The University hopes to complete this phase relatively quickly while still allowing time for sufficient discussion, Quinn wrote.

“The decision to form the task force is about taking into consideration the fact that there’s a broad context for understanding everything that happened,” Klawunn said.

The committee must review everything, ranging from how the event was organized to its title, she added.

“There are some things that are unclear and not everyone knows all of the circumstances,” Bahar said.

In the days following the event, there was “a lot of discussion with students of color who felt not totally integrated into the community,” said Rebecca Millstein ’16.

She added that she thinks trying to fix this by formulating a committee is a “really great idea.”

Other students were critical of the decision.

“How many committees is Paxson going to create? There are so many,” said Ayane Ezaki ’13.5. “Is that the way she’s going to run the University? Relegate every sensitive topic to a committee?”

Though a majority of students supported protesters’ actions outside Kelly’s lecture or petitioning to have the event canceled, about 73 percent indicated they did not approve of protests causing the event to be shut down, according to a poll The Herald conducted Monday. About 71 percent of students supported petitioning, and about 80 percent of students favored outside protests.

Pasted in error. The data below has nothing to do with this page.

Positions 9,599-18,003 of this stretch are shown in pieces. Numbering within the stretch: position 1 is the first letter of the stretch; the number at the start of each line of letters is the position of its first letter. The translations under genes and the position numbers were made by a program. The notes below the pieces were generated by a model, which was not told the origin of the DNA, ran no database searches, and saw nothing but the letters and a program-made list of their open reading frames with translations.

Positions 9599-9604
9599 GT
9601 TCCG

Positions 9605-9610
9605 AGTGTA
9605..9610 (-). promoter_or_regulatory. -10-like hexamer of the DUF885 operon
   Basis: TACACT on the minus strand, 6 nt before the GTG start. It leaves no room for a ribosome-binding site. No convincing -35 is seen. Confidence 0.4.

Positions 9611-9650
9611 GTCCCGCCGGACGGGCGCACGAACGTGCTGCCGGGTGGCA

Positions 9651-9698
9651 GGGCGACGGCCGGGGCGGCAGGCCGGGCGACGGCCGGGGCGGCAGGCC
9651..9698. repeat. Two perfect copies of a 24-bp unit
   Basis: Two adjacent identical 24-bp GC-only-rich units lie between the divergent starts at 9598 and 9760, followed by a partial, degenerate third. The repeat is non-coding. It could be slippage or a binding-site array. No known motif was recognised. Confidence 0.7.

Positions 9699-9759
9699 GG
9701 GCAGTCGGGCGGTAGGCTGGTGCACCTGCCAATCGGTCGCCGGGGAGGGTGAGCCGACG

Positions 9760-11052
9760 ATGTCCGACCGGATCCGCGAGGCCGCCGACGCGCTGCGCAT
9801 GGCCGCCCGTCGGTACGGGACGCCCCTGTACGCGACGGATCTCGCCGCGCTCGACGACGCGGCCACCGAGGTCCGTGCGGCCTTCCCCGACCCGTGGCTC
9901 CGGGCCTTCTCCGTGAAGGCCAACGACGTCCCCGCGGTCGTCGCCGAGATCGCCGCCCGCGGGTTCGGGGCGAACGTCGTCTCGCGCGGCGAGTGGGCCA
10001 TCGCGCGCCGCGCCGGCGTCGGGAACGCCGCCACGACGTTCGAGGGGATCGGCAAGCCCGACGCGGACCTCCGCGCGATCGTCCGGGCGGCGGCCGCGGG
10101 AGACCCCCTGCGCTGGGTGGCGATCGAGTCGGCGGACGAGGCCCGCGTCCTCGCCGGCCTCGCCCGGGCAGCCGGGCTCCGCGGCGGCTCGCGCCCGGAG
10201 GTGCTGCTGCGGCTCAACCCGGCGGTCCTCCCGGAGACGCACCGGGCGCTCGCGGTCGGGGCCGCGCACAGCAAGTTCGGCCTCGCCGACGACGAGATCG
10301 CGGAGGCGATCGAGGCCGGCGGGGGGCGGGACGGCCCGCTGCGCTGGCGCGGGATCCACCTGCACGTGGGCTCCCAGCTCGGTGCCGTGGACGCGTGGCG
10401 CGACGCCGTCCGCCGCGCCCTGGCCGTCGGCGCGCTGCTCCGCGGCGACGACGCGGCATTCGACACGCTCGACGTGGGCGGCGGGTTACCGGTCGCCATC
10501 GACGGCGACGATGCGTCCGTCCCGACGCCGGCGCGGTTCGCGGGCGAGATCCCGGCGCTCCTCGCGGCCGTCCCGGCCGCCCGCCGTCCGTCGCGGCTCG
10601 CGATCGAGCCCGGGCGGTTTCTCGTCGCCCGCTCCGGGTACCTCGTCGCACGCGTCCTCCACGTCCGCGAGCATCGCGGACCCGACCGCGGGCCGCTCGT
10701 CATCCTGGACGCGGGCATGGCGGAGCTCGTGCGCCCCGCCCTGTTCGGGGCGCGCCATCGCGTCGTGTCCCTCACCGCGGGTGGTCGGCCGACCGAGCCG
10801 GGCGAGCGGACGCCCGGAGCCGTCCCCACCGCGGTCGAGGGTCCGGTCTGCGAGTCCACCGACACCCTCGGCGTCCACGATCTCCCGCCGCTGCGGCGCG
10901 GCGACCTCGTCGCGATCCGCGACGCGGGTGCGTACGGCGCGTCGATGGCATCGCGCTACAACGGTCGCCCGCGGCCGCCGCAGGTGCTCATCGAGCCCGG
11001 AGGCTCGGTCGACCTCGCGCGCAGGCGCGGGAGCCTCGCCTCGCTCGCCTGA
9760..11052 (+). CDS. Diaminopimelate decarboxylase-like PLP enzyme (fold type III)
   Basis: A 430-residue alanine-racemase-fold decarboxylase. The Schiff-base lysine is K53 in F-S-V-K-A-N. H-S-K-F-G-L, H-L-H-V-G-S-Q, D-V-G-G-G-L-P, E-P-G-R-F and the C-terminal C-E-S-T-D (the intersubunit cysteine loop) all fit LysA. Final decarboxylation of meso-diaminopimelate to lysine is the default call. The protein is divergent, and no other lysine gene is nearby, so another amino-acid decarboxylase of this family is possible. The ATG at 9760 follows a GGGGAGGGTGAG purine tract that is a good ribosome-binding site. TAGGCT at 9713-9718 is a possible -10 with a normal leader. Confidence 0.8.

Paxson sent out two letters on Wednesday — one to undergraduates and another to the entire campus community. In the first email, Paxson said she wanted to write to undergraduates separately and shared with them what her next letter, to the entire campus community, would entail.

Paxson “felt strongly about writing directly to undergraduates” after spending a “great deal of time this last week” speaking with undergraduates in forums and smaller gatherings, Quinn wrote.

Paxson’s emails argued for the importance of free expression and protest, as long as they occur under “acceptable means.”

But, Paxson wrote, the means by which protesters stopped Kelly’s lecture were unacceptable and a violation of the code of conduct students agree to before arriving on campus.

Joutz said she hasn’t read through the entire Code of Student Conduct and thinks most students have not read it either.

“I don’t think administrators can disregard policy, though,” she added.

Disciplining protestors would be “unfair,” said Johanna Thompson-Westra ’14.

After completing the initial review of events, the committee will see “if any further follow-up is appropriate” for those individuals who participated in the protest, Klawunn said.

“That decision will be made out of an examination of all of the circumstances,” she said. There is no “predetermined outcome” for code violation, she added.

If the University chooses to take disciplinary action, it “shouldn’t be super harsh,” said Nicola Malakooti ’16.

Diego Arene-Morley ’16 said that while meeting Kelly with such force was not effective, neither is meeting students with force.

“I don’t think that punishment is going to make us feel any better about the problems,” he added.

 

-With reporting by Isobel Heck and Maggie Livingstone